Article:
The first DePuy ASR hip implant lawsuit scheduled to go to trial in Nevada state court has been settled. According to a report from Mass Device, the lawsuit, which was filed by three recipients of the metal-on-metal DePuy ASR hip replacement device who had to undergo revision surgery, had been scheduled to go to trial this December in Nevada’s 8th Judicial District Court.
DePuy Orthopaedics’ ASR Hip Resurfacing System and ASR Acetabular System were named in a global recall in August 2010. The recall was issued after data from the National Joint Registry of England and Wales showed that 1 out of every 8 patients (12%-13%) who had received the devices had to undergo revision surgery within five years. A total of 93,000 implants were sold worldwide, including 37,000 in the U.S.
Since then thousands of people throughout the U.S. have filed lawsuits against DePuy Orthopaedics’ and its parent, Johnson & Johnson, alleging their ASR hip implant failed prematurely, leading to persistent pain and inflammation, revision surgeries, and/or a toxic accumulation of the metals cobalt and chromium. The companies are facing around 4,000 such lawsuits in the DePuy Orthopaedics, Inc. ASR Hip Implant Products Liability Litigation (MDL No. 2197) currently underway in U.S. District Court, Northern District of Ohio. Last month, U.S. District Judge David Katz scheduled the first bellwether trials in the litigation for May 6, 2013 and July 8, 2013.
At least 2,000 DePuy ASR hip implant lawsuits were also pending in state courts throughout the U.S. Another state lawsuit is scheduled to go to trial in January 2013 in Maryland’s Circuit Court for Prince George’s County. That case also involves three ASR hip implant recipients who had their implant replaced.
No details have been released regarding the DePuy ASR hip implant lawsuit settlement in Nevada. Generally, the terms of such settlements do remain confidential.
The DePuy ASR hip implant is just one of several metal-on-metal hip implants that have raised safety concerns in recent years. In June, the U.S. Food & Drug Administration (FDA) revealed that it had received 16,800 negative event reports involving metal hips between 2000 and 2011. Of those, more than 14,000 involved revision surgeries, in which a defective implant was removed. During a meeting of FDA advisors that same month, the panel determined that there existed few good reasons for the continuing use of metal-on-metal hip implants. Since the DePuy ASR hip implant was recalled in 2010, several studies have found that metal-on-metal hip replacements can shed dangerous amounts of chromium and cobalt into patients’ bloodstreams, leading to a number of serious health problems, including pain, swelling, and dislocation, as well as metallosis, a reaction that results in tissue and bone loss, the formation of pseudotumors, and long-term heart, kidney, nerve and thyroid problems.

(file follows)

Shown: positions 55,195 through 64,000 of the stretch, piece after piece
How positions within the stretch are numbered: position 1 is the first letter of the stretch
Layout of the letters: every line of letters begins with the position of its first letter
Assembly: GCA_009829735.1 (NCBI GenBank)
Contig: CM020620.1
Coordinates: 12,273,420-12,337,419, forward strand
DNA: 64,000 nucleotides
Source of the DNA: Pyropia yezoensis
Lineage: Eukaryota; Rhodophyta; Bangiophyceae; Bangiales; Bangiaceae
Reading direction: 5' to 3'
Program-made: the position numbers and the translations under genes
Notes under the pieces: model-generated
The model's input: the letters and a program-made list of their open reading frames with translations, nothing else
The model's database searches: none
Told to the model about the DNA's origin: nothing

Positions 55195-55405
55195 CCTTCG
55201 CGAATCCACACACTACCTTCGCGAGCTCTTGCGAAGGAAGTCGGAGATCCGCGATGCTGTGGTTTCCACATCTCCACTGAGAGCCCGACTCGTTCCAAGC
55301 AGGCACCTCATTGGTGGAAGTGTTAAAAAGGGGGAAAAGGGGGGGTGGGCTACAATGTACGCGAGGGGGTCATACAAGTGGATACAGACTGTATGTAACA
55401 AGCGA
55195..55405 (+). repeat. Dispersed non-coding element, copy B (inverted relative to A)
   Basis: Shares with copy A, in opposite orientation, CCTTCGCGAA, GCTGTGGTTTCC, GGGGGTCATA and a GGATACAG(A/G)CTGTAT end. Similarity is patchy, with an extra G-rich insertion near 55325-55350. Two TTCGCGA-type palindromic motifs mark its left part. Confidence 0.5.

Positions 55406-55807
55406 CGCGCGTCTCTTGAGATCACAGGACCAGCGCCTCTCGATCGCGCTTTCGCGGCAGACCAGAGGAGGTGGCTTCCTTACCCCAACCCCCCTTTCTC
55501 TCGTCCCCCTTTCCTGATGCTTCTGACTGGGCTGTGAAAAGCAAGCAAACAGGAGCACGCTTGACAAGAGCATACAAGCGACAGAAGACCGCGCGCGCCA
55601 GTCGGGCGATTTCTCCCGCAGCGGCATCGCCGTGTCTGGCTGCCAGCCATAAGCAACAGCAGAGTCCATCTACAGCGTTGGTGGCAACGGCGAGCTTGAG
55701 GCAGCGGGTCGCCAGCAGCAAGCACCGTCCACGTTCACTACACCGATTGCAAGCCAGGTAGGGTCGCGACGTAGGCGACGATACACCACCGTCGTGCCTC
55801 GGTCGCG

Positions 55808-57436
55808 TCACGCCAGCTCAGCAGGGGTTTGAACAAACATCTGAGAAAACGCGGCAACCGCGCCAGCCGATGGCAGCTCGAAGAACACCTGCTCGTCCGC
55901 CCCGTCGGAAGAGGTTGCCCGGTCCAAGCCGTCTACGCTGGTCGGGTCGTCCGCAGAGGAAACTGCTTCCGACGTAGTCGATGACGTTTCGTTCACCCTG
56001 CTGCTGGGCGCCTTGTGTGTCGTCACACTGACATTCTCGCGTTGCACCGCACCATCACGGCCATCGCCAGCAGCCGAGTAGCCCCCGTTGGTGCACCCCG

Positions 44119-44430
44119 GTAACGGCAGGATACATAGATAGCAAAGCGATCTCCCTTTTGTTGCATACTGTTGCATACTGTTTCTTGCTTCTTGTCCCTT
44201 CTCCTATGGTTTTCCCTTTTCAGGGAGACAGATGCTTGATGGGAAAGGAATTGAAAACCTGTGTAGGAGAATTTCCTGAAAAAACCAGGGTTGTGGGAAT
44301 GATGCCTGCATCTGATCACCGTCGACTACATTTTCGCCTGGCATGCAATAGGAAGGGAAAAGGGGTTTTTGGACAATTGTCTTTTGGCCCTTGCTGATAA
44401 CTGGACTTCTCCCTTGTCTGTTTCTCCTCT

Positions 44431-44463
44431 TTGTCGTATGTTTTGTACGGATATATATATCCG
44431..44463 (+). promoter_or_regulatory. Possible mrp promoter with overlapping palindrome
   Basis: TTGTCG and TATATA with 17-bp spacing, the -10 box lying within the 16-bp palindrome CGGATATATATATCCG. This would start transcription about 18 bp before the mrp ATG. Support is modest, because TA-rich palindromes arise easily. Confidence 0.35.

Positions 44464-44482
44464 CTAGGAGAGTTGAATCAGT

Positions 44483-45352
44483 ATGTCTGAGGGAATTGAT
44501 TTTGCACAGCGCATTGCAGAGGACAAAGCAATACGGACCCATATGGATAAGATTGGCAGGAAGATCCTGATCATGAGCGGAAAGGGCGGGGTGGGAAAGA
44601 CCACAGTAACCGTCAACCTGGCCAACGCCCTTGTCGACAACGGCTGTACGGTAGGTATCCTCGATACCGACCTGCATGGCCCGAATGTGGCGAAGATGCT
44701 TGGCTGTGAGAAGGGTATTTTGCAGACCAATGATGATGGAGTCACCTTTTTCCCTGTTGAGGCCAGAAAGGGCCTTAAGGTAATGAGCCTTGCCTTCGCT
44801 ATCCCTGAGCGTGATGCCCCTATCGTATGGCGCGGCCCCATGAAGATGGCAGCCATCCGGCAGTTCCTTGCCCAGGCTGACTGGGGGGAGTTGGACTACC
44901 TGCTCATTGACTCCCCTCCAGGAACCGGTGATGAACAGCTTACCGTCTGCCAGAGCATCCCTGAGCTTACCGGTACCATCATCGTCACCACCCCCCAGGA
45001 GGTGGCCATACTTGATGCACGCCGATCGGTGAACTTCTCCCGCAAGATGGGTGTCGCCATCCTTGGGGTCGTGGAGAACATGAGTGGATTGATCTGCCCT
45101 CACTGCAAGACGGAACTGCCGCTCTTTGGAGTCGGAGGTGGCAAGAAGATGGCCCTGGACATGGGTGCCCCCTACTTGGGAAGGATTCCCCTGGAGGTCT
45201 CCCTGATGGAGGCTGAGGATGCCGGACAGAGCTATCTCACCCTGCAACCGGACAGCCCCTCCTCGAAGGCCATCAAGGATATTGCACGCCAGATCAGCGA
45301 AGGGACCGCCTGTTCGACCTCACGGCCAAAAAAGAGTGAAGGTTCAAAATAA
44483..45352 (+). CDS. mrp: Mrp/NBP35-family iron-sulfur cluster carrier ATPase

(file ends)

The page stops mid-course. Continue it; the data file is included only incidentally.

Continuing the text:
DePuy has also been named in some 1,800 additional lawsuits in a federal multidistrict in Texas alleging a metal-on-metal version of its Pinnacle hip implant device has caused problems similar to those seen with the DePuy ASR hip replacement. In February, a multidistrict litigation was established in the U.S. District Court for the Northern District of Georgia for lawsuits involving the all-metal Wright Conserve Hip Replacement System. Several lawsuits are also pending in the U.S. over Biomet metal-on-metal hip implants.